Après-ski at Taos Ski Valley lasts until 9 p.m. at the latest — lifts close at 4 p.m. — and it's mostly about classic rock or live music, or both, and beer, and trash talk about the when and how and where of the day's skiing. No big hair, no big jewelry, no fur. Tech gear's always in fashion, as are contented faces weathered by sun, wind and snow.
Where to ski
All lifts but one are serviced by each kind of slope — easiest (green circle), more difficult (blue square) and most difficult (black diamond), so groups with differing comfort levels can still ride up the lifts together, even as each person's map of trails to conquer may differ.
Kachina Peak, at nearly 12,500 feet, is the summit of Taos Ski Valley — and the hike from the top of Lift 2 along Highline Ridge to get there, carrying skis, is a long 45 minutes. Expert skiers and boarders wanting even more from Taos than chairlift-accessible runs (even if they're hair-raising double-black diamonds) regularly make that trek for breathtaking views, wide-open terrain, and long runs down to The Bavarian.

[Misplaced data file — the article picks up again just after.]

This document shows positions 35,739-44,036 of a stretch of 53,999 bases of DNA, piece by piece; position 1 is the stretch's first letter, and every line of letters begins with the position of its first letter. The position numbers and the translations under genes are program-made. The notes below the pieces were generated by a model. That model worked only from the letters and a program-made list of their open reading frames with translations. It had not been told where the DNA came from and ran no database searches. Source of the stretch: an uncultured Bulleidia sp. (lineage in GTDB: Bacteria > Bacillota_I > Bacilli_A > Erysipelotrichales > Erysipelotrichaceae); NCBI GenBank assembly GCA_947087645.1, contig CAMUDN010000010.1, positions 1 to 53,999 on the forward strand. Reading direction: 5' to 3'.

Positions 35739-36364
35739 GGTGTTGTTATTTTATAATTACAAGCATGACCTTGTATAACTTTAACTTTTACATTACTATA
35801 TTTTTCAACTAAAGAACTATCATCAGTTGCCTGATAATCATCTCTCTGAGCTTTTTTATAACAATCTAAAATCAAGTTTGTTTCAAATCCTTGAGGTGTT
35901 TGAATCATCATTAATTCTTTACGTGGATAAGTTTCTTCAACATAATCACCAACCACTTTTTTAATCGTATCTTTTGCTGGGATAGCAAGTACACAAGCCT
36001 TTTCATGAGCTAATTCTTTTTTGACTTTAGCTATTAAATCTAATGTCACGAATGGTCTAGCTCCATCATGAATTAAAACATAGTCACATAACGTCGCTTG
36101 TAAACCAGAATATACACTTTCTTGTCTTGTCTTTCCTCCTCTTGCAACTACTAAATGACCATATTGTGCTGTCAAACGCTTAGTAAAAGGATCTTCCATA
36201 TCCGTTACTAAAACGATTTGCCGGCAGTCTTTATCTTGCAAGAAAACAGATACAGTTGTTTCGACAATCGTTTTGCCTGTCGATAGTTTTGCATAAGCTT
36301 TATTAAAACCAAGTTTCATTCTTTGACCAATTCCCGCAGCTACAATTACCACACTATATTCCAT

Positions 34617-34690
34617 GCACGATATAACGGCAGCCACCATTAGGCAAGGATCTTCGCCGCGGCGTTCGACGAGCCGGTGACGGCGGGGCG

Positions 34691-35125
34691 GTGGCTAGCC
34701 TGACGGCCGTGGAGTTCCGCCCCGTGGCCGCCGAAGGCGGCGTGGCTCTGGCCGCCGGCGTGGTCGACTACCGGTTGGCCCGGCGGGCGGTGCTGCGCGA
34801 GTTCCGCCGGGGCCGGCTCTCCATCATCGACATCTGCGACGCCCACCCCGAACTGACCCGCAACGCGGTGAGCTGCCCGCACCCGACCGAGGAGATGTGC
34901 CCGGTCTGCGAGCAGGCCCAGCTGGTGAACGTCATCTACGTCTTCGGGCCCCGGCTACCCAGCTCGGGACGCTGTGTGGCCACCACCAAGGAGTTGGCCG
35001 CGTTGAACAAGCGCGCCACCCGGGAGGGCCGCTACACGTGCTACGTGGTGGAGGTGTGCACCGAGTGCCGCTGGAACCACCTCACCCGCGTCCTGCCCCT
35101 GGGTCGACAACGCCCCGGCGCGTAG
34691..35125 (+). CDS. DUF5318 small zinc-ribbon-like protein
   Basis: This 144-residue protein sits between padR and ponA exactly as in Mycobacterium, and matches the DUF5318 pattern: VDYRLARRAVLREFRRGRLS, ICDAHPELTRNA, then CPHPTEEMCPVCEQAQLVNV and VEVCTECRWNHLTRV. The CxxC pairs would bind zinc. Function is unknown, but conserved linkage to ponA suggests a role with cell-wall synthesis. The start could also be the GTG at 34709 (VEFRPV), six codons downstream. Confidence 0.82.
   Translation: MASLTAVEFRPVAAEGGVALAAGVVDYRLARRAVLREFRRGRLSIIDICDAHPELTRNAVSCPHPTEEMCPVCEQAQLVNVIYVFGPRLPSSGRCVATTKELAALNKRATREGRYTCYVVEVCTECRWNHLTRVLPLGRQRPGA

Where to shop
On the mountain base at Taos, aside from the lift ticket window and two separate ski schools with separate bunny slopes — one for adults and one for children — there's a photos-from-the-mountain booth, gift shops, hotels, restaurants, the all-important supplier of hot chocolate and cookies, and ski-and-board rental shops with overnight storage lockers and performance demo packages for serious skiers and boarders.
Chocolate Extreme (Monday through Thursday from 12:30 to 4:30 p.m., Friday through Sunday from 8:30 a.m. to 5:30 p.m. during ski season) has sold sweets at the ski valley for 20 years. Its homemade toffee is so popular it's available online at Taos Toffee, and at organic market Cid's in town.
Cottam's rental shop has an enviable collection of Neff gear, and all manner of "Taos" wear. Next door, Boot Doctors has a similarly impressive collection of mountain gear, and a team of experts who can customize a ski boot to a foot via new vacuum technology, or custom-form cushiony insoles.